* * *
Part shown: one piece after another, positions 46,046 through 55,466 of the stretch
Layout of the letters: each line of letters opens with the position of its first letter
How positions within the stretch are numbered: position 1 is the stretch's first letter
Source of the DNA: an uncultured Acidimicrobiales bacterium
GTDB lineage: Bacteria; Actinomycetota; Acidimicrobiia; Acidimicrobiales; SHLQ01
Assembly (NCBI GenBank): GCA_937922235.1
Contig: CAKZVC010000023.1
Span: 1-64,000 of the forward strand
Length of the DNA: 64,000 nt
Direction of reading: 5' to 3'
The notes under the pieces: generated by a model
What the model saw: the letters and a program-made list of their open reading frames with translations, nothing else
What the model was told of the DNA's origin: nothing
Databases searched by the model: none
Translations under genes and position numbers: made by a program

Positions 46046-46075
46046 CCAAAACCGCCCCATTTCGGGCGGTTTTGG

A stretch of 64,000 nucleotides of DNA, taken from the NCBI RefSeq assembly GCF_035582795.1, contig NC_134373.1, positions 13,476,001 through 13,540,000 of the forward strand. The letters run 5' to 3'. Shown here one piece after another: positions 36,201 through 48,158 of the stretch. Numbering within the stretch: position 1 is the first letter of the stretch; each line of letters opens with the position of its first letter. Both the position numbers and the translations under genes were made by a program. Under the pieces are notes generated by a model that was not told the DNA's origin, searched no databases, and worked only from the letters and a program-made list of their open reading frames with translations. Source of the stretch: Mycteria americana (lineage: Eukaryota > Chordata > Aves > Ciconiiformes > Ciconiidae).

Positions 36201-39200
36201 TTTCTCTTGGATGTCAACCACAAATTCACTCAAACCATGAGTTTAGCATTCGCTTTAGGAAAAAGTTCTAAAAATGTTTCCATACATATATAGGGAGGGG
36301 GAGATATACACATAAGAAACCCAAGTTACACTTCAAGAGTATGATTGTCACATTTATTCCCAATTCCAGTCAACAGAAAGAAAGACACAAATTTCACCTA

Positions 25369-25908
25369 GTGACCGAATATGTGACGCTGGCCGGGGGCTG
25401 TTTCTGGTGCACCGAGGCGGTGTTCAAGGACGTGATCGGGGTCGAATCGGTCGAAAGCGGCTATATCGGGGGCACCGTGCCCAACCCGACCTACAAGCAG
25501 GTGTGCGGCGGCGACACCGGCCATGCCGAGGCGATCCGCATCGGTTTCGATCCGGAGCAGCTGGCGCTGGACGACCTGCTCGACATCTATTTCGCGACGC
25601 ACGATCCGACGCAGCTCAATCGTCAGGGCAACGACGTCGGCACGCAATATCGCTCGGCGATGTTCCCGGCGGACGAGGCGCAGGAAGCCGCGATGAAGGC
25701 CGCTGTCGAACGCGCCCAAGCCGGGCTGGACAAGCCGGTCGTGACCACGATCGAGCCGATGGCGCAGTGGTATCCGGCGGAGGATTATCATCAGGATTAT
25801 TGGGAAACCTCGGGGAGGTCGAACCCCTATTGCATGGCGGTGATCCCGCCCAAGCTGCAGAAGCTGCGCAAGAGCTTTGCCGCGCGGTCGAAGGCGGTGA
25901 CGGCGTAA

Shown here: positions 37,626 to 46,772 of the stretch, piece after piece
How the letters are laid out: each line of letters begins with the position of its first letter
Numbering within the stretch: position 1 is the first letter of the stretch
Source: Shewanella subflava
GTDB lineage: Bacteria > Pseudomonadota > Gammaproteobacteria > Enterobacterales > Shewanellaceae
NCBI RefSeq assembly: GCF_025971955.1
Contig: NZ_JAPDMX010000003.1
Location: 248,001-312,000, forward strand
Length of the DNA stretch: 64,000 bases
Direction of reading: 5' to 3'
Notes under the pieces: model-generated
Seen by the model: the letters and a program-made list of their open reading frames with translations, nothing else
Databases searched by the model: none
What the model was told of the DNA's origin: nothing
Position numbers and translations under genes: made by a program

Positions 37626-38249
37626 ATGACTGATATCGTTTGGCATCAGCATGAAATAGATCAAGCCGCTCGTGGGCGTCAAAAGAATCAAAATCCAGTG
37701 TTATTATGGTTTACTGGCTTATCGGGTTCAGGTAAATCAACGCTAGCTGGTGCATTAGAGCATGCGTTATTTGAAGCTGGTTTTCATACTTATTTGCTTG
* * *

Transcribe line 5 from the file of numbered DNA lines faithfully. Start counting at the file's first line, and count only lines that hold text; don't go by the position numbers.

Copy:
GTDB lineage: Bacteria; Actinomycetota; Acidimicrobiia; Acidimicrobiales; SHLQ01